How To List Church Volunteer Work Experience on a Resume

Thinking of putting your experience as a church volunteer on your resume? Before you dive in, check out this guide on the pros, cons, and how to do it right.

25 days ago   •   4 min read

By Resume Worded Editorial Team
Table of contents

Church volunteer work is great — it shows community involvement, public-mindedness, and a desire to help out. But does it belong on your resume?

The answer is a resounding ‘maybe.’ Whether to include church volunteer work on your resume depends on a lot of different factors, like what kind of work you did and whether you can use it to highlight relevant skills and accomplishments.

The good news is, including church volunteer work on your resume doesn’t need to be controversial. By making a few small tweaks, like listing a generic version of your job title and organization, you can even keep religion out of it entirely. Here are more tips for how to put church volunteer work on your resume, including examples for you to follow.

How to put church volunteer work on a resume

  1. Decide where to put your church volunteer work. The most obvious place is in a volunteering section, but we discuss other options below.
  2. Create a subheading for that section. Stick with something neutral — ‘Volunteer Work’ rather than ‘Church Volunteer Work.’
  3. List the organization you volunteered for, your specific job title, and the dates.
  4. (Optional) Come up with 1-2 accomplishments that are relevant to the job you’re applying for or that demonstrate transferable skills.
  5. Run your resume through an ATS resume checker for a final once-over to check that you have everything covered.
How to include volunteer experience on a resume
How to include volunteer experience on a resume

Where to include church volunteer work on a resume: Tips + examples

You can list church volunteer work in your:

  • Volunteering section
  • Work experience section
  • ‘Other’ section

Let’s take a look at the pros and cons of each of those options and some examples of how to do it well.

Volunteering section

Creating a dedicated volunteering section on your resume is the best option if you have significant volunteering experience and/or you want to specifically highlight it.

Tips:

  • Put your volunteering section beneath your work experience
  • List the organization and dates just like you would for paid experience
  • If it was an ongoing volunteer role, try to list a specific job title rather than something generic like ‘Volunteer’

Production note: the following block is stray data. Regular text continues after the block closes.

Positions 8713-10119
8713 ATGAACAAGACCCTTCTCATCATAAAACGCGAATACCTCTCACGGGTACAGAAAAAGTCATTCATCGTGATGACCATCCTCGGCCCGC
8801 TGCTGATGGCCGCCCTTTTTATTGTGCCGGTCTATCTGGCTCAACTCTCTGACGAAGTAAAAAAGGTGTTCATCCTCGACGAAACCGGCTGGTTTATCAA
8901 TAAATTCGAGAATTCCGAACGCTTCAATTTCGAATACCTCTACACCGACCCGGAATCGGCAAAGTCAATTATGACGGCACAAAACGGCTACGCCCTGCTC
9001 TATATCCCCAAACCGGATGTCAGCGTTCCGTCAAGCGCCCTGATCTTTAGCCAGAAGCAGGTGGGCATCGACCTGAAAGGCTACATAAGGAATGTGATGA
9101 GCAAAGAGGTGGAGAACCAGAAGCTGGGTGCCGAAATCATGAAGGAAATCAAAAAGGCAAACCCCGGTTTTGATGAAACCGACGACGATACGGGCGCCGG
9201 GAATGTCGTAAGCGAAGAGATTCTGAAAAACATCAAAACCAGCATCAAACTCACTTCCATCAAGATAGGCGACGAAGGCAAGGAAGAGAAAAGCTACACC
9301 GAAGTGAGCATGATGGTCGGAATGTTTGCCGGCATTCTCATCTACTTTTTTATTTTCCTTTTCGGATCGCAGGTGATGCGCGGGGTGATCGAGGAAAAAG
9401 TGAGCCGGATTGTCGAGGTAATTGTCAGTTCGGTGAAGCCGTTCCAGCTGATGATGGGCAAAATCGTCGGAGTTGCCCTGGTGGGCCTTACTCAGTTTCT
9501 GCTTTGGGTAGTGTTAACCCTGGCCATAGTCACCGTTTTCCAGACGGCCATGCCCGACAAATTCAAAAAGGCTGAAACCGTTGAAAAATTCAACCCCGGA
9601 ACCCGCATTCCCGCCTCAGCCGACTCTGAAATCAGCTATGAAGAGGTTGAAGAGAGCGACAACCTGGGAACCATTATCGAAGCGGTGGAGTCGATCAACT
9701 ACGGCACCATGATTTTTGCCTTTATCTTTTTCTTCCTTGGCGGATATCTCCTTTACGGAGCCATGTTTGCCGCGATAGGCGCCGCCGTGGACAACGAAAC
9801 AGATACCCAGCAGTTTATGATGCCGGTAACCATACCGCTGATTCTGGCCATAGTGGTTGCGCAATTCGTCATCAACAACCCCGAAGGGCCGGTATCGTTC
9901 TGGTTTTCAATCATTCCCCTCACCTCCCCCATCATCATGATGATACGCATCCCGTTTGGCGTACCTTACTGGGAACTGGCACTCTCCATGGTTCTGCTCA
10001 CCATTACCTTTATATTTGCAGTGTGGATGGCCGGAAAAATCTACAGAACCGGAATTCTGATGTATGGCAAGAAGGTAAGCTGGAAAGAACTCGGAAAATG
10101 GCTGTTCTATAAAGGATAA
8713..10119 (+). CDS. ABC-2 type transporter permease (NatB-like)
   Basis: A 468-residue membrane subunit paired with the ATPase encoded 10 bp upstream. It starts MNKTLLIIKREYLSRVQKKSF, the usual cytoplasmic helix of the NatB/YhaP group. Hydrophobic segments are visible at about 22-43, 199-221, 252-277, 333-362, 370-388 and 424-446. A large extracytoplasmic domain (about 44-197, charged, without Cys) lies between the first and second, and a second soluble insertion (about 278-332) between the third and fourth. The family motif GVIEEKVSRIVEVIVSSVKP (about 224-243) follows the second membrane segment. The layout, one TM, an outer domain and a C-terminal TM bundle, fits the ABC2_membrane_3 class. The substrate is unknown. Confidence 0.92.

• If you volunteered for a single project, include a brief description of what that project was and what you did specifically
Example of putting church volunteer work in a separate volunteering section
Example of putting church volunteer work in a separate volunteering section

Work experience section

Putting church volunteer work in your regular work experience section is also an option. This could make sense if you don’t have a lot of paid work experience or if you’re applying for a job (paid or volunteer) at another church or similar organization.

Tips:

  • List the employer, job title, and dates the same way as you would any other work experience
  • Specify that it was a volunteer role by listing a job title like ‘Volunteer Office Manager’ or putting ‘(Volunteer)’ at the end
  • If you’re worried about bringing religion into your job search, you can list a more generic employer name — for example, ‘Parkville Soup Kitchen’ rather than ‘Parkville Catholic Church’
  • Try to separate out the religious element from the role and focus on professional accomplishments and transferable skills
  • Good achievements to highlight are things like raising funds, managing people, organizing events, etc.
Example of how to list church volunteer work in a resume work experience section
Example of how to list church volunteer work in a resume work experience section

Other section

If your church volunteer work wasn’t substantial enough to warrant its own section, that doesn’t mean you need to leave it off entirely. Listing volunteer work and community involvement in a short additional section is a good compromise, allowing you to include it without taking up too much space.

Tips:

  • Title the section something like ‘Other’ or ‘Additional Information.’
  • Include subheadings to keep the section organized — things like ‘Volunteering,’ ‘Skills,’ ‘Languages,’ and ‘Certifications.’
  • Keep it brief — a single line for church volunteer work should be enough.
  • Specify the frequency or number of hours you volunteer, but don’t go into too many details.
  • Include this section at the very bottom of your resume.
Example of listing church volunteer work in an additional resume section
Example of listing church volunteer work in an additional resume section

If you want to find out if your church volunteer experience is structured the right way on your resume, upload it to the tool below — it’ll scan your resume sections, identify any mistakes and give you suggestions for improvements.

Dos and don’ts of putting church volunteer work on your resume

All of that is pretty straightforward, but it still leaves one question: Is it good to include church volunteer work on a resume? Here are some basic do’s and don’ts to help you decide.

DO: Include church volunteer work on your resume if you held a volunteer role that’s very similar to the job you’re now applying for.

DON’T: Include occasional volunteer work, like if you helped organize a small one-time event or only volunteer at a soup kitchen on holidays.

DO: Consider the culture of the organization you’re applying to when deciding if it’s a good idea to put church volunteer work on your resume.

DON’T: Include things like church attendance or otherwise directly state your religion on your resume (unless you’re applying for an explicitly religious institution and they ask for it).

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